Denver School Board members want to hold a forum in which they would hear the pros and cons of supporting a ballot initiative that would require English-language learners to be taught in English.
But only if the “pro” side is represented by Ron Unz.
Unz, a California millionaire, is the financial backer of the proposed Colorado constitutional amendment that would virtually eliminate bilingual education. The initiative calls for at least some instruction in an English-language-learner’s native tongue.
Former Denver school board member Rita Montero chairs the initiative campaign.
Opponents were allowed to choose their own speaker, said opponent Gully Stanford.
Supporters were not.
“(Unz) was the author,” Denver school board president Elaine Berman said Tuesday. “That’s our reason.”
Unz wrote a similar initiative that California voters approved in 1998.
But Montero is the official author of the proposal on Colorado’s November ballot. Along with in-state supporters, Montero also created tough legal penalties for violating the initiative’s provisions. These penalties have been of special concern to the Denver board.
“It’s silly if they don’t want to talk to the person who was pretty much responsible for drafting the sections they are concerned about,” Unz said. “I suppose Rita could stand and pass me notes.”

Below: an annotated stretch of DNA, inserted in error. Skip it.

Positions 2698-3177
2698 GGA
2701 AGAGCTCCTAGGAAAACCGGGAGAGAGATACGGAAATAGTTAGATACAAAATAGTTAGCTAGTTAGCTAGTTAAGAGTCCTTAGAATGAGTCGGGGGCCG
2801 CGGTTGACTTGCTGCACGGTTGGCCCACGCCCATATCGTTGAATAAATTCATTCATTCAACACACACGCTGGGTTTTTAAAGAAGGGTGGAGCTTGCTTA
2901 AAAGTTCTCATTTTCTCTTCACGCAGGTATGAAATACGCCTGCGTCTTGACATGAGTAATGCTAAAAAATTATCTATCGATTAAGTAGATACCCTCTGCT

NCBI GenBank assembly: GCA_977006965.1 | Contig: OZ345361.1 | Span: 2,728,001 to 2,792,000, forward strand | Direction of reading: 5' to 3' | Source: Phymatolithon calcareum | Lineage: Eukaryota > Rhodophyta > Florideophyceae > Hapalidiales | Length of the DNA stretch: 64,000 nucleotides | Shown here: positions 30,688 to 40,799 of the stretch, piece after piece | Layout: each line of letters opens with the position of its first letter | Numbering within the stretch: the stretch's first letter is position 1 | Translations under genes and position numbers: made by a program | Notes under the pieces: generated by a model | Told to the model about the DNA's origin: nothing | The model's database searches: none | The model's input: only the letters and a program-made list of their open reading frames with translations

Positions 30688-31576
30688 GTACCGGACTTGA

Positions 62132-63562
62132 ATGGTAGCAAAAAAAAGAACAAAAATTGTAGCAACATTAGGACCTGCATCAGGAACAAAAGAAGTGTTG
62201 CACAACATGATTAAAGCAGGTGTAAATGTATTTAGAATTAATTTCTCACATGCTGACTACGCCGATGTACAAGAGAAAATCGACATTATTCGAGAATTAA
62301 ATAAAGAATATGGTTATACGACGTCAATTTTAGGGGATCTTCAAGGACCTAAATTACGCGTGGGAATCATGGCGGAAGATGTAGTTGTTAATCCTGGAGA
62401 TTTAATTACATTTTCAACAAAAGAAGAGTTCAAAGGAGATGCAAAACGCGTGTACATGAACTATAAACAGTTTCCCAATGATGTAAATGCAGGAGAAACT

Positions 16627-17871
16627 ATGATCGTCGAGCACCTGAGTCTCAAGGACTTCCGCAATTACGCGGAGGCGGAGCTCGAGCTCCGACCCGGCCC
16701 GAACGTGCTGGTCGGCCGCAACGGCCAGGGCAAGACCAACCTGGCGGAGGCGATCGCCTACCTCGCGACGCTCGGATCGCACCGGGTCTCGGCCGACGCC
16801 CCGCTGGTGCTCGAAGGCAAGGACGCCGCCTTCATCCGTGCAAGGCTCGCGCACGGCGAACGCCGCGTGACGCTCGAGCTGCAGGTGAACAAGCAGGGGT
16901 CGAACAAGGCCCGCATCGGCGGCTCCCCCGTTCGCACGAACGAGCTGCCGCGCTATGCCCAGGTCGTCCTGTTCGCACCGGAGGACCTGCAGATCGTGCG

Montero believes the board’s decision to support or oppose will be based not on information received at the forum, but on politics. And her political history has been less than smooth with at least four of seven members.
In 1999, Montero lost a contentious race to Lucia Guzman, who’s still on the board. Berman’s husband Stephen donated $250 to the Guzman campaign. Current member James Mejia donated $50.
Last fall, Montero said she would run against current member Les Woodward because she believed allowing him to run unopposed would send a mistaken message that the Denver board was doing a good job.
Berman denies politics played a role in choosing Unz over Montero. She notes Unz had been invited to represent the “pro” side at other forums.
Montero is free to attend the board’s 3:30 p.m. Wednesday forum at 900 Grant St., Berman said. But if she wants to speak, she must sign up alongside the general public for a comment that will be, at most, three minutes long.